Yes, Defendants claimed they did not report child abuse before 1997 because they were not required by law to do so. This was the legal reason for not reporting, but after the law was passed they still did not report child abuse if they could get away with it. For all practical purposes, the rationale behind Defendants and the rest of this religious group to not report child abuse has always been “…to not bring reproach upon God’s name and his organization,” and not expressly to protect pedophiles, although I’m certain there were exceptions. But what does the expression, “…not bring reproach,” mean in real terms?
To gain adherents, the Witnesses maintain their group is a brotherhood where “true” Christian love exists; where members are superior in morals and values than adherents are in other religions—Witness beliefs make for better husbands, better wives and better children—so members insist. Without a doubt, negative publicity would spoil that carefully crafted image and hamper conversion to the religion. Insular religions such as Jehovah’s Witnesses are communities closed to “worldly gaze,” who do not want others to know they are not how they portray themselves to outsiders. They are like dysfunctional families who keep family secrets out of a misguided sense of loyalty, not wanting neighbors to know what really goes on behind closed doors.
Another reason why Jehovah’s Witnesses were not encouraged to report child sexual abuse, which is difficult for non-Witnesses to comprehend, is because Witnesses viewed sexual child abuse as a “sin” not a crime; Men who molested were sinners—not criminals—and there were rules in place how to deal with sinners, though attitudes have changed on this subject due to recent publicity. Speaking of Witness rules, read what one prominent Watchtower official, Richard Abrahamson, now deceased, who taught at one of the 1994 Kingdom Ministry Schools told elders on November 26th: “The principle of two witnesses must stand when dealing with any accusation of wrongdoing. On the other hand if there is a clear case of child abuse that has substance it would be handled as any other charge of judicial wrongdoing in the congregation.” Clearly, this leaves out reporting child abuse to the authorities.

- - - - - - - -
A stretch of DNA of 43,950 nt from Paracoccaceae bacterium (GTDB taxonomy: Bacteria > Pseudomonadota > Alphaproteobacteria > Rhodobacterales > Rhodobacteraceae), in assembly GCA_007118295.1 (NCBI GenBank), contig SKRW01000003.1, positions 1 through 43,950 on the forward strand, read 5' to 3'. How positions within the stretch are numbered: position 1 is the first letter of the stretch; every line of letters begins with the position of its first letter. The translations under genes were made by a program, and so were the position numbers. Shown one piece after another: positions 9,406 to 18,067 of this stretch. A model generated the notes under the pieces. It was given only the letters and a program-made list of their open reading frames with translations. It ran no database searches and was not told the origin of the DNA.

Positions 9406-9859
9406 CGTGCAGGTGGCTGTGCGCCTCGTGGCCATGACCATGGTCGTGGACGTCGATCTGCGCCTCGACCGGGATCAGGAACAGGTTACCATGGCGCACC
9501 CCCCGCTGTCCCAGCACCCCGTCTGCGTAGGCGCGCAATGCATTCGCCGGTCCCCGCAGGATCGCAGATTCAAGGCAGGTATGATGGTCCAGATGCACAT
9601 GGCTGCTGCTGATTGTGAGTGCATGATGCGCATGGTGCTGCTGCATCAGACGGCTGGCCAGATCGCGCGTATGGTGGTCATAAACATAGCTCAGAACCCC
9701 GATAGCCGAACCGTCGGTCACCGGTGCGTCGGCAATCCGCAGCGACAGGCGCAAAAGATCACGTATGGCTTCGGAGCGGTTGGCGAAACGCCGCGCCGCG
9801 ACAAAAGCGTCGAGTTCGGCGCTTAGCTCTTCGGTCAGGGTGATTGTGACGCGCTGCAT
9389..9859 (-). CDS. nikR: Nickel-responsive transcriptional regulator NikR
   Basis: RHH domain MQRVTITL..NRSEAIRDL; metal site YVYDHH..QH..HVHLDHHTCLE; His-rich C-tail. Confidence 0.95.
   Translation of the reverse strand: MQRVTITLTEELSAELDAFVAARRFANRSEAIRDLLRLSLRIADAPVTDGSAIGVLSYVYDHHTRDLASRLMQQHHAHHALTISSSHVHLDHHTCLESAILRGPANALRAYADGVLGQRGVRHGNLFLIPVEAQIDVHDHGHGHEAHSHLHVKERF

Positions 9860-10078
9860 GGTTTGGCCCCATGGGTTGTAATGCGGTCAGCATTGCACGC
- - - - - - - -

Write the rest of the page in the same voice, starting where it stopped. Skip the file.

Even after exposure of hidden child abuse within the Witness organization, elders, who are “clergy” for the group, are still not instructed to report child sexual abuse in states where it is not mandated for clergy to do so, and even now do not encourage members to report child abuse to the authorities. However, since at least the 1970s, Witness elders have been mandated to report child abuse accusations to Watchtower leaders who promulgated very specific policies, the most important of them was that elders had to call Watchtower’s “Legal Department” for direction when there were allegations of child sexual abuse. Elders were required to gather evidence, question witnesses and render judgments about what punishment, if any, would be imposed on a child abuser. They were forbidden from revealing the results of their investigations to law enforcement authorities, but would report the results of their investigation to the Watchtower Legal Department.
However, these policies were designed to prevent cooperation with secular investigators. For instance, when an elder called the Legal Department he would be asked what state he lived in. If that state required clergy to report child abuse to law enforcement, a recommendation was made that the elder make an anonymous call from a telephone booth. No doubt this was done so that law enforcement authorities would be unable to contact them for more information.